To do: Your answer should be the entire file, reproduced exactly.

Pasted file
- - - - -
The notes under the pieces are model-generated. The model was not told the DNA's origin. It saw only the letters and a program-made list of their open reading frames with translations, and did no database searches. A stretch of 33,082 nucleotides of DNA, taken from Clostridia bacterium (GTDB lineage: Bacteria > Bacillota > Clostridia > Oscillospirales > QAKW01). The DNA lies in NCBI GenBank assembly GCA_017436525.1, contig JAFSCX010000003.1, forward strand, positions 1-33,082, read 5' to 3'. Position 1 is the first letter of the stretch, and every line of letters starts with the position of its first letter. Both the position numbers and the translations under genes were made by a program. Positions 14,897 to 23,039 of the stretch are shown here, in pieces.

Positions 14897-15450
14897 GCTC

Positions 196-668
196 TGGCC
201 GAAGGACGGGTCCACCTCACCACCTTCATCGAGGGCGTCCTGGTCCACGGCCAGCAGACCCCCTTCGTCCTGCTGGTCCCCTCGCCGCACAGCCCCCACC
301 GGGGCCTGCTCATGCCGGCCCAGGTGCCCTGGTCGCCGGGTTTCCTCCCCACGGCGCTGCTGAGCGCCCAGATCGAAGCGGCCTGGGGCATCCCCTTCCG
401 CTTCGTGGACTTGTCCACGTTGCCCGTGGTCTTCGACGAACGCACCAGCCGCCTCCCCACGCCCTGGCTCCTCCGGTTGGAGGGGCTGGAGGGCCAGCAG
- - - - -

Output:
The notes under the pieces are model-generated. The model was not told the DNA's origin. It saw only the letters and a program-made list of their open reading frames with translations, and did no database searches. A stretch of 33,082 nucleotides of DNA, taken from Clostridia bacterium (GTDB lineage: Bacteria > Bacillota > Clostridia > Oscillospirales > QAKW01). The DNA lies in NCBI GenBank assembly GCA_017436525.1, contig JAFSCX010000003.1, forward strand, positions 1-33,082, read 5' to 3'. Position 1 is the first letter of the stretch, and every line of letters starts with the position of its first letter. Both the position numbers and the translations under genes were made by a program. Positions 14,897 to 23,039 of the stretch are shown here, in pieces.

Positions 14897-15450
14897 GCTC

Positions 196-668
196 TGGCC
201 GAAGGACGGGTCCACCTCACCACCTTCATCGAGGGCGTCCTGGTCCACGGCCAGCAGACCCCCTTCGTCCTGCTGGTCCCCTCGCCGCACAGCCCCCACC
301 GGGGCCTGCTCATGCCGGCCCAGGTGCCCTGGTCGCCGGGTTTCCTCCCCACGGCGCTGCTGAGCGCCCAGATCGAAGCGGCCTGGGGCATCCCCTTCCG
401 CTTCGTGGACTTGTCCACGTTGCCCGTGGTCTTCGACGAACGCACCAGCCGCCTCCCCACGCCCTGGCTCCTCCGGTTGGAGGGGCTGGAGGGCCAGCAG